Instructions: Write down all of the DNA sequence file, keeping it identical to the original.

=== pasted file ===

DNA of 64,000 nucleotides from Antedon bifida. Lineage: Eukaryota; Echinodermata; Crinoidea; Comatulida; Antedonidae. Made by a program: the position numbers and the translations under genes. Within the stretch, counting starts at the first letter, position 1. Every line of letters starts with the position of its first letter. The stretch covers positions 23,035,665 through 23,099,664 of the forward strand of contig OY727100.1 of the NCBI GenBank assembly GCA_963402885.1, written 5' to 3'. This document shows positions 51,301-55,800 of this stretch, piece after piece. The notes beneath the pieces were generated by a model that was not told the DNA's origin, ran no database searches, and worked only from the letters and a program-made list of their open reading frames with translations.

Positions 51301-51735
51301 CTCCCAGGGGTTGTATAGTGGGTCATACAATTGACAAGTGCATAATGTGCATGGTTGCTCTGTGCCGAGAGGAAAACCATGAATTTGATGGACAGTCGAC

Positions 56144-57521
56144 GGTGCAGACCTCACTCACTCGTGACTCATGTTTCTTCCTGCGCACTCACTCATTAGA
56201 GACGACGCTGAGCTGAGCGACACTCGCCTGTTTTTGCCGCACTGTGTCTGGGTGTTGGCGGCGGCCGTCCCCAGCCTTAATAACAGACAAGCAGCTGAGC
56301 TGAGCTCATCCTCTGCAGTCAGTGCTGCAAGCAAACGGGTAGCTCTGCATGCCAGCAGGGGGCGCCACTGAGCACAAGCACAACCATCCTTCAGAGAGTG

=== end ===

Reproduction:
DNA of 64,000 nucleotides from Antedon bifida. Lineage: Eukaryota; Echinodermata; Crinoidea; Comatulida; Antedonidae. Made by a program: the position numbers and the translations under genes. Within the stretch, counting starts at the first letter, position 1. Every line of letters starts with the position of its first letter. The stretch covers positions 23,035,665 through 23,099,664 of the forward strand of contig OY727100.1 of the NCBI GenBank assembly GCA_963402885.1, written 5' to 3'. This document shows positions 51,301-55,800 of this stretch, piece after piece. The notes beneath the pieces were generated by a model that was not told the DNA's origin, ran no database searches, and worked only from the letters and a program-made list of their open reading frames with translations.

Positions 51301-51735
51301 CTCCCAGGGGTTGTATAGTGGGTCATACAATTGACAAGTGCATAATGTGCATGGTTGCTCTGTGCCGAGAGGAAAACCATGAATTTGATGGACAGTCGAC

Positions 56144-57521
56144 GGTGCAGACCTCACTCACTCGTGACTCATGTTTCTTCCTGCGCACTCACTCATTAGA
56201 GACGACGCTGAGCTGAGCGACACTCGCCTGTTTTTGCCGCACTGTGTCTGGGTGTTGGCGGCGGCCGTCCCCAGCCTTAATAACAGACAAGCAGCTGAGC
56301 TGAGCTCATCCTCTGCAGTCAGTGCTGCAAGCAAACGGGTAGCTCTGCATGCCAGCAGGGGGCGCCACTGAGCACAAGCACAACCATCCTTCAGAGAGTG